CSC Tax Review Uncovers a Decade of Errors

A FIN 48 review a Computer Sciences Corp. results in the discovery of multiple accounting errors, even as Congress zeroes in on the new disclosures...
Stephen TaubSeptember 11, 2007

A Computer Sciences Corp. analysis of the impact of FIN 48 led to the discovery of accounting errors dating back 10 years, the company said Tuesday.

FIN 48, which passed over a year ago and became effective for fiscal years beginning after December 15, 2006, requires companies to report the reserves set aside for “uncertain” tax positions — that is, those that might be challenged by the IRS. The news of CSC’s discovery, however, coincides with reports that Congress is also taking an active interest in FIN 48 disclosures.

CSC explained that the errors it found relate to how it accounted for income taxes and for the effect of foreign currency exchange rate movements on certain intracompany accounts. The company warned that it will take a charge of $200 million to correct the mistakes, although it also stressed that it has not completed its assessment of the errors.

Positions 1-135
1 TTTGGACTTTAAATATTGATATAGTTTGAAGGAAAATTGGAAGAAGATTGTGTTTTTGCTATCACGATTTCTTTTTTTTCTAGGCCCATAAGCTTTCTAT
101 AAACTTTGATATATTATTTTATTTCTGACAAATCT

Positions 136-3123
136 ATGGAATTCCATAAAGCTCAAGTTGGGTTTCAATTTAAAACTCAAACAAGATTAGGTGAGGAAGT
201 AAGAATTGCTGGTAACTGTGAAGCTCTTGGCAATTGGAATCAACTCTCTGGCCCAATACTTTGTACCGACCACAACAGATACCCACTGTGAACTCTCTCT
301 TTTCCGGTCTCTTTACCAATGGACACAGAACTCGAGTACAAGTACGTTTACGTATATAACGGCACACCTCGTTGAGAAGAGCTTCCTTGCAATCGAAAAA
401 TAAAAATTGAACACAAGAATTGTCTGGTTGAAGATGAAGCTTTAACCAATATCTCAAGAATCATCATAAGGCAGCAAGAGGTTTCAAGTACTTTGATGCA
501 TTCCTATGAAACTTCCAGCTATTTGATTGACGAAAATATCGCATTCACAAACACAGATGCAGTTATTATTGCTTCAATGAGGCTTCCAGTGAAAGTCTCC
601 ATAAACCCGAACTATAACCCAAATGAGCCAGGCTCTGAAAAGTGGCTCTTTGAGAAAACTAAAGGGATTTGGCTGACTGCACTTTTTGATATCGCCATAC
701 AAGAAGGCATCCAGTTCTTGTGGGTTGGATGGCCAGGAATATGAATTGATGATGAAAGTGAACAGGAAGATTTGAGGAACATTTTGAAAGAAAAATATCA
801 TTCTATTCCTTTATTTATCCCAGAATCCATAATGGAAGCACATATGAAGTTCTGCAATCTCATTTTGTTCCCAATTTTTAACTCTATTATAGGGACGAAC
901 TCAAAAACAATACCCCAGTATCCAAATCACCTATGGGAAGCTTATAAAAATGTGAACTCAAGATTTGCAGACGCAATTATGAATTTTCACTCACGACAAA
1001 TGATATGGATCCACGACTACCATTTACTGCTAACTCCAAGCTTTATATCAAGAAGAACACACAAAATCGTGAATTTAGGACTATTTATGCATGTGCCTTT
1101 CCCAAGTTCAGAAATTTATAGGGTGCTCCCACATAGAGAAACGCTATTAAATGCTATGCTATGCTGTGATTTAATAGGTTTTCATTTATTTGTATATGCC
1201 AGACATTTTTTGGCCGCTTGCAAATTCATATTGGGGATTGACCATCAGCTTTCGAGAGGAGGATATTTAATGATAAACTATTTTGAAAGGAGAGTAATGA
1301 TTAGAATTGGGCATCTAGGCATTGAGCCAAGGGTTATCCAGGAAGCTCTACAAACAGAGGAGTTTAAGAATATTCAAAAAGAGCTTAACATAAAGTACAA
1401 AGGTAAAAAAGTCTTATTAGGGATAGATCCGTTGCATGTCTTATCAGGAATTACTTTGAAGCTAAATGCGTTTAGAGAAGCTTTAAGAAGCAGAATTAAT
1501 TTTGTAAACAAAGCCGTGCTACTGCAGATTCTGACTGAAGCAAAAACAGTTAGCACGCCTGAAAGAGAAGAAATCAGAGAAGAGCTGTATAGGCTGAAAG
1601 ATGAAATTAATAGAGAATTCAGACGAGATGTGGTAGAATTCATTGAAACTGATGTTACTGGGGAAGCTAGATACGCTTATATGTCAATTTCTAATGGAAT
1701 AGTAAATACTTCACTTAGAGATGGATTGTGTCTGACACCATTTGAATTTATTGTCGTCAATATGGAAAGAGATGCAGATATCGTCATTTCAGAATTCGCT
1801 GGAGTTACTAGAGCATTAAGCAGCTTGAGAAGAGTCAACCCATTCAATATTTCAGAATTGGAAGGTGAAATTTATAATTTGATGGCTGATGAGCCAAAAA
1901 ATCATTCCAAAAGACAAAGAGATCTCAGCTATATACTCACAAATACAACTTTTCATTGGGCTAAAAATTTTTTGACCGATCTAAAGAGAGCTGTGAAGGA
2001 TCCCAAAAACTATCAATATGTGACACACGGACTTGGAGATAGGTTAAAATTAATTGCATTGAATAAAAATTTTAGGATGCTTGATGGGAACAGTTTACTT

Drive Business Strategy and Growth

Drive Business Strategy and Growth

Learn how NetSuite Financial Management allows you to quickly and easily model what-if scenarios and generate reports.

The company said it will file an amended annual report for the March 2007 fiscal year as soon as its assessment is complete, and shortly after that will file quarterly report for the period ended June 29, 2007.

Last month, CSC warned it would not be able to file its June quarterly results on time due to an accounting review. It added at the time that company officials had yet to determine how FIN 48 would impact CSC’s financial statements and did not know when they would file the report for the quarter ending June 29.

In May, the company said it discovered “significant errors” in its accounting for tax liabilities in fiscal years 2000 through 2006. Correcting the errors, as well as less significant slip-ups, will result in a total charge of $300 million to $400 million through March 31, 2006, it added.

The amount did not include the $60 million or so in after-tax charges the company took through the same period as a result of its previously disclosed internal probe of stock option grants dating back to 1996.

4 Powerful Communication Strategies for Your Next Board Meeting